Provided by: Jennifer Kirschenbaum, Esq.
June 19, 2018
Before the HiTech Act the major exposure for failing to protect protected health information was a mostly innocuous inquiry from the Federal Office for Civil Rights if a patient complained. Recently that office has a mandate looking to fine and make headlines - so the fact an inquiry by OCR is a byproduct of a "breach" of protected health information should serve as a major deterrent. Regardless of the ever looming threat of government inquiry, the threat of a lawsuit from the patient has been limited for a HIPAA breach because - HIPAA as a statute does not create a separate cause of action....until now...
A Connecticut judge presiding over Byrne v. AVERY CENTER FOR OBSTETRICS AND GYNECOLOGY, P.C., 327 Conn. 540, January 2018, may have ruined the secret HIPAA cloak of protection from lawsuit by indicating the action itself of the disclosure may be a level of conduct below standard, and therefore subject to litigation.
"We conclude that a duty of confidentiality arises from the physician-patient relationship and that unauthorized disclosure of confidential information obtained in the course of that relationship for the purpose of treatment gives rise to a cause of action sounding in tort against the health care provider, unless the disclosure is otherwise allowed by law."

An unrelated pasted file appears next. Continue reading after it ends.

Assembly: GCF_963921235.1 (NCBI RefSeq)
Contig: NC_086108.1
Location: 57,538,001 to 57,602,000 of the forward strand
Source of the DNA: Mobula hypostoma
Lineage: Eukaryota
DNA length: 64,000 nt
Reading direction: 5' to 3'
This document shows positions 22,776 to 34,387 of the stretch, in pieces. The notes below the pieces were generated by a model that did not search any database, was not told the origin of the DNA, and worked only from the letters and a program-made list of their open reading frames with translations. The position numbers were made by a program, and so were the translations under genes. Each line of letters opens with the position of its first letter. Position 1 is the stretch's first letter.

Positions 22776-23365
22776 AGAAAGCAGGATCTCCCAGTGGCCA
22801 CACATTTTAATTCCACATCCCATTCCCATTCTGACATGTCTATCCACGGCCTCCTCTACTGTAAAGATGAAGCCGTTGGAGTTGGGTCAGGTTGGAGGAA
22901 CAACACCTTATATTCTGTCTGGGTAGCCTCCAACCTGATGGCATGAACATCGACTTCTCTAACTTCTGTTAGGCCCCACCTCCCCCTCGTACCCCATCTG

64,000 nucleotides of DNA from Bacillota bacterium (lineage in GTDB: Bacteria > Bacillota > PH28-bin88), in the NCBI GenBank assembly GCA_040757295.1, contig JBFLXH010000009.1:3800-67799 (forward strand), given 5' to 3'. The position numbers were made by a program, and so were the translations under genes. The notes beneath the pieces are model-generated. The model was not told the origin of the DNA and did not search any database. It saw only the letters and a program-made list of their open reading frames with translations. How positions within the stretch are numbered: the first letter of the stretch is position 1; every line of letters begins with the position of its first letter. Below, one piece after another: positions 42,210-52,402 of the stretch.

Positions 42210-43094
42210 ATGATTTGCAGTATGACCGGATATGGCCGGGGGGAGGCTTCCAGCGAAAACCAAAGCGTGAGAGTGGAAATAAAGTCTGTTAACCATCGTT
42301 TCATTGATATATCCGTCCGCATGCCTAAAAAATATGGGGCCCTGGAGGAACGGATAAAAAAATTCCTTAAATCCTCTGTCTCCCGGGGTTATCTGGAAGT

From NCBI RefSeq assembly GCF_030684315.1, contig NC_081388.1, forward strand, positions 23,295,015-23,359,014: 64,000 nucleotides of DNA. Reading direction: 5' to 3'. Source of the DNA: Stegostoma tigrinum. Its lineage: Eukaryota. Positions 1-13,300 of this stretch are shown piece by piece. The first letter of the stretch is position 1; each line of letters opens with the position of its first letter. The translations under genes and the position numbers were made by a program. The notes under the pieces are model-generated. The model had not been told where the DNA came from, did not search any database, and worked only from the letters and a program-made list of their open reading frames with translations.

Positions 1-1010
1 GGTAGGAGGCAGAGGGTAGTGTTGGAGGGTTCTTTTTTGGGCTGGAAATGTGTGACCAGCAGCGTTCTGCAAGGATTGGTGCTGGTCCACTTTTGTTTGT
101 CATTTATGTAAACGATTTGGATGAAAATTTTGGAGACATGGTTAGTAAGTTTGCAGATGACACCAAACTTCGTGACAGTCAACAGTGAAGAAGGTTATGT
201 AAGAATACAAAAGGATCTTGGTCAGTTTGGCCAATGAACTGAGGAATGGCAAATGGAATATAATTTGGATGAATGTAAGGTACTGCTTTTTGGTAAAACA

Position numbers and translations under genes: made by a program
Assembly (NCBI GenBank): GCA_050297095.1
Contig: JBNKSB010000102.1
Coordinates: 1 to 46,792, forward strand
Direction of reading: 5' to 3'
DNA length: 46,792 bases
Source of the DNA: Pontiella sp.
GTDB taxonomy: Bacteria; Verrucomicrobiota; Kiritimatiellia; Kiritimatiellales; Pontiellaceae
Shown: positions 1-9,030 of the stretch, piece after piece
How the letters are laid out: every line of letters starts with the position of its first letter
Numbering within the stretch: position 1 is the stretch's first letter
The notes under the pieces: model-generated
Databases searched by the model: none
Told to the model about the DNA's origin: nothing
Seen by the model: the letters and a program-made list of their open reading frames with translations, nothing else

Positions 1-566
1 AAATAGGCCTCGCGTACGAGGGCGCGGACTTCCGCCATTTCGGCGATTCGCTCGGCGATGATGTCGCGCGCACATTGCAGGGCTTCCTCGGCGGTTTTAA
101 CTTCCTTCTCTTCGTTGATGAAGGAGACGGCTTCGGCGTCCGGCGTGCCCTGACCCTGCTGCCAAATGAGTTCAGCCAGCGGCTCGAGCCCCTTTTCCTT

The fact pattern at issue in case you are interested: patient (F) medical record was disclosed in answer to a subpoena related to paternity testing and the ex-boyfriend saw pregnancy details in the record.
So, what is the real life implication of a private cause of action for HIPAA? From my standpoint that's pretty easy - make a mistake you are required to report (under the Breach Notification Rule) and now have the threat of secondary litigation exposure.
Now, with the potential of a potential government inquiry (OCR) over conduct or a patient litigation, it is critical to adopt proper HIPAA compliance. Remember, especially with HIPAA, the standard you are held to is whether you are expending reasonable efforts to comply and build administrative, technical and physical sarguards for HIPAA compliance at your office. For recommended HIPAA compliance forms you can browse what we recommend here - www.healthcarepracticecompliance.com.